What’s really mind blowing is thinking about a game like Yakuza 0, that I have been recently playing. The game contains a million and one mini games, some of them having plenty of simple potentially kid friendly mini game content, but the game itself is by far children friendly…

I was just giggling to myself thinking about renaming the game Japanese Mafia 0, and subsequently, Japanese Mafia Kiwami, etc… Otherwise those folks at the FTC who look might not get what yakuza meant and look at a video and comment about its kid-friendliness based on a mini game auto Youtube icon…


#21

I recommend this video as well


Edit: I know that Mr Enter hasn’t got the best reputation but for issues like this he’s surprisingly great. I also recommend his Technocracy series

#22

i watched the video and didn’t like it/the guy because of some partial bullshit
it took me less than a minute to find other articles than the verge, dating before the verge, mentioning the same 42.000$ figure (not that it means it’s true since none source the figure)
he says he don’t know where chadtronic had the FTC video cuts from when he says and it’s linked in the video description. And it’s over 40 minutes long, so i understand the jumpcuts. Not that it doesn’t (potentially intentionally) make it/change it to highlight his specific narrative, can’t say, i’m not gonna watch 47mins of FTC conference to confirm. (and overall his complaints about the jumpcuts seem slightly pedantic in today’s media use)
and most importantly, people aren’t protesting coppa or childrens protection, but the FTC’s implementation and extremely vague "rule"set and planned revision that potentially has the impact of making it even more sensitive/broader defined than how massively vague it already is.

I get he want’s to downplay it a bit, and to do so to calm some hysteria, which could be good. But it comes off “wrong” like the method doesn’t fit the goal or situation at all.
If all others suggestions are just partially true, it’s bad for creators, this alone is worth the attention. People aren’t trying to disassemble coppa, but since they only have until dec 9th, they are trying to be heard and create awareness to help get it better, and more reasonable, defined than how the FTC rules/guidelines is currently laid out, that they got direct from the FTC . Which i can understand if this was my livelihood. (the way i understand it)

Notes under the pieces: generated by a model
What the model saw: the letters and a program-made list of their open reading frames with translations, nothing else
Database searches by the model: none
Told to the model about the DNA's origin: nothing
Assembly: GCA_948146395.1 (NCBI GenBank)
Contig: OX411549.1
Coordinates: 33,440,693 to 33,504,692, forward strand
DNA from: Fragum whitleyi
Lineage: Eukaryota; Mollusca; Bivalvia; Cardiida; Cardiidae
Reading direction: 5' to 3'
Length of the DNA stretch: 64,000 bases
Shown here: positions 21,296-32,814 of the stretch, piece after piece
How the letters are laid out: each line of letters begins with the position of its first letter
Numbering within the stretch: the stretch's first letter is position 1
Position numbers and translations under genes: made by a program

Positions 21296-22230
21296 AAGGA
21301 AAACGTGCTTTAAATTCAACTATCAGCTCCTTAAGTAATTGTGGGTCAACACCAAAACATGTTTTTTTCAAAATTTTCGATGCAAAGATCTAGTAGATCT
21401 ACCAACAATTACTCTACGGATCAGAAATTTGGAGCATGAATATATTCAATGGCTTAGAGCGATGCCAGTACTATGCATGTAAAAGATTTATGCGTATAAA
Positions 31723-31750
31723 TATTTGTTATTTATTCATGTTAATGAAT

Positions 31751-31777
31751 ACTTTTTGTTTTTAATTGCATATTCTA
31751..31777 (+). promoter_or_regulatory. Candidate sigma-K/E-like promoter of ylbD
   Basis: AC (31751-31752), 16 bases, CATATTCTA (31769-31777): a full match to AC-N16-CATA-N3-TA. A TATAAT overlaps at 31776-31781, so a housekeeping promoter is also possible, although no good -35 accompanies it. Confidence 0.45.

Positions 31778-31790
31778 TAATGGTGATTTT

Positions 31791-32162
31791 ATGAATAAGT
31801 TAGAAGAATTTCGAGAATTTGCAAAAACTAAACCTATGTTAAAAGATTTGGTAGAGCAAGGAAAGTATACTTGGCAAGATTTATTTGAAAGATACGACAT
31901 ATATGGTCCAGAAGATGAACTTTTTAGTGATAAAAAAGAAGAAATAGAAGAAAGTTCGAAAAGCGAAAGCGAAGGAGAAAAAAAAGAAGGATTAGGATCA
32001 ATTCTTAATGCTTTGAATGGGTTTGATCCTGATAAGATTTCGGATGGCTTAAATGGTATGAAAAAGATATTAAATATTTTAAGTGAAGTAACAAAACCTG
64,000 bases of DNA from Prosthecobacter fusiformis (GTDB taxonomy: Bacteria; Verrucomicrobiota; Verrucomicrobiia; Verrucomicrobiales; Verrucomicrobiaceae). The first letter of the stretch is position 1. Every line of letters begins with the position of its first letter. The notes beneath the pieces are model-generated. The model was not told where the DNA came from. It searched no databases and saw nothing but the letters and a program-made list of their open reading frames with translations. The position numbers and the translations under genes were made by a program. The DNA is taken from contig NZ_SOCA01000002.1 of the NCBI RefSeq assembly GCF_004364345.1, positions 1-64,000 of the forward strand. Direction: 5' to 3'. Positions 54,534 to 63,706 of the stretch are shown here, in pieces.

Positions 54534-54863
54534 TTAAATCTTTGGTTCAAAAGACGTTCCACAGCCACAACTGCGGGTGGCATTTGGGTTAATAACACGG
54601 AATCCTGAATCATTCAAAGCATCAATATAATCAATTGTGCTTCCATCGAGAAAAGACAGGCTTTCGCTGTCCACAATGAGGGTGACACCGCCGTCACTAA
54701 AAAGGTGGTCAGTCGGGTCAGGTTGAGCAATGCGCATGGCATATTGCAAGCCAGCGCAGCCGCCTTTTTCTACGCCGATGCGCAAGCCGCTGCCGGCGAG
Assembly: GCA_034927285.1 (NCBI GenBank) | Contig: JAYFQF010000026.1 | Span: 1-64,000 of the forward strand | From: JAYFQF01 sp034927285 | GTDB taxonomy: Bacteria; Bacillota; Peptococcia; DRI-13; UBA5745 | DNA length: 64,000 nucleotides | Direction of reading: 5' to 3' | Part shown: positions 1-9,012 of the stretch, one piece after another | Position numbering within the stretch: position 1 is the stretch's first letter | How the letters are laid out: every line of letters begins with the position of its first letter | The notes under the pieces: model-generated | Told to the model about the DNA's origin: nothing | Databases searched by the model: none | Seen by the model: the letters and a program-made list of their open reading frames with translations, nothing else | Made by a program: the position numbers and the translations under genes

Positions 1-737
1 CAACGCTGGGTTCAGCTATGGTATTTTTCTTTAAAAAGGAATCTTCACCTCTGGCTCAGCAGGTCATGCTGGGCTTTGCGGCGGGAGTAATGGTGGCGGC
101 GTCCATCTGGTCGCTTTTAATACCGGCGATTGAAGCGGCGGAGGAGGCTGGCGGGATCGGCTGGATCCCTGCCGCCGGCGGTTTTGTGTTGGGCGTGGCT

While this might be different/“worse” than the FCC net-neutrality, it doesn’t deserve less “hysteria” since the focal point is much smaller and specific: YouTube Creators directly. Which would potentially change things a lot for creators, and viewers that watch videos/won’t have their content to watch.
The revenue cut alone is already a hard pill enough for some to overcome. With people mentioning they can’t sustain a YT career/content creation, as they used to, on the new adrevenue if they get hit with "content for kids"claim, that’s before potential fines/liability alone.
So i see more wrong in trying to downplay this like so/"wait and see"attitude, than highlighting the “shooting fish in a barrel”/we will sue narrative

anyway, that’s my take from it :man_shrugging:
Buuut i’m also a doom and gloom kinda guy, so i probably prefer panic stage 11 with everyone else also sharing my armageddon bunker prepping :blush:


#23

That’s fine. At least you explained it clearly.
Save us some space


#24

I left my comment as well, I took a screenshot of it too, just in case anyone felt like reading it:


#25

Here’s the other side of the story:

I guess it’ll be interesting to see how this all plays out.

Maybe I will keep making videos, but not hold back on my language, as I have done up to this point. If Wanderbots is correct about it, then at least maybe game videos might not have any effect. I also don’t have directed advertisements and I don’t plan to monetize anything right now, so maybe it won’t affect me. I have some copyright claims on some of my videos, presumably for audio content in the videos, and I have ignored those, those have ads and the persons/companies that have placed those copyright claims on them have ad revenue, so I can just go and hide those handful of videos.

I can just keep making content, take away the music, keep sound effects, and just try my best to keep talking like I normally do.

This video has made me feel a bit better about this whole situation.


#26

From my understanding, the definitions are broad enough that games could be included. And that’s the problem, the definitions are extremely broad.

I watched the first four minutes. It sounded like he said FCC not FTC (FTC are the ones who made the rule). I feel like he’s glazing over the heart of the issue and just dismissing it completely because “I’m not affected” (yet). Maybe he explains better further on, but I already got a bad vibe and don’t really wish to watch the rest.


#27

Yeah, I noticed that he said FCC as well, it’s okay, I am just saying there are people who are on the other side of the coin as well.

I do think that a lot of content is too vague and thus it can be argued for or against one way or another.

I am still going to keep recording videos for now, and see what ultimately happens. I will just keep my videos as “Not For Kids.”


#28

I only watched a few minutes of a few of these since it really doesn’t affect me.


#29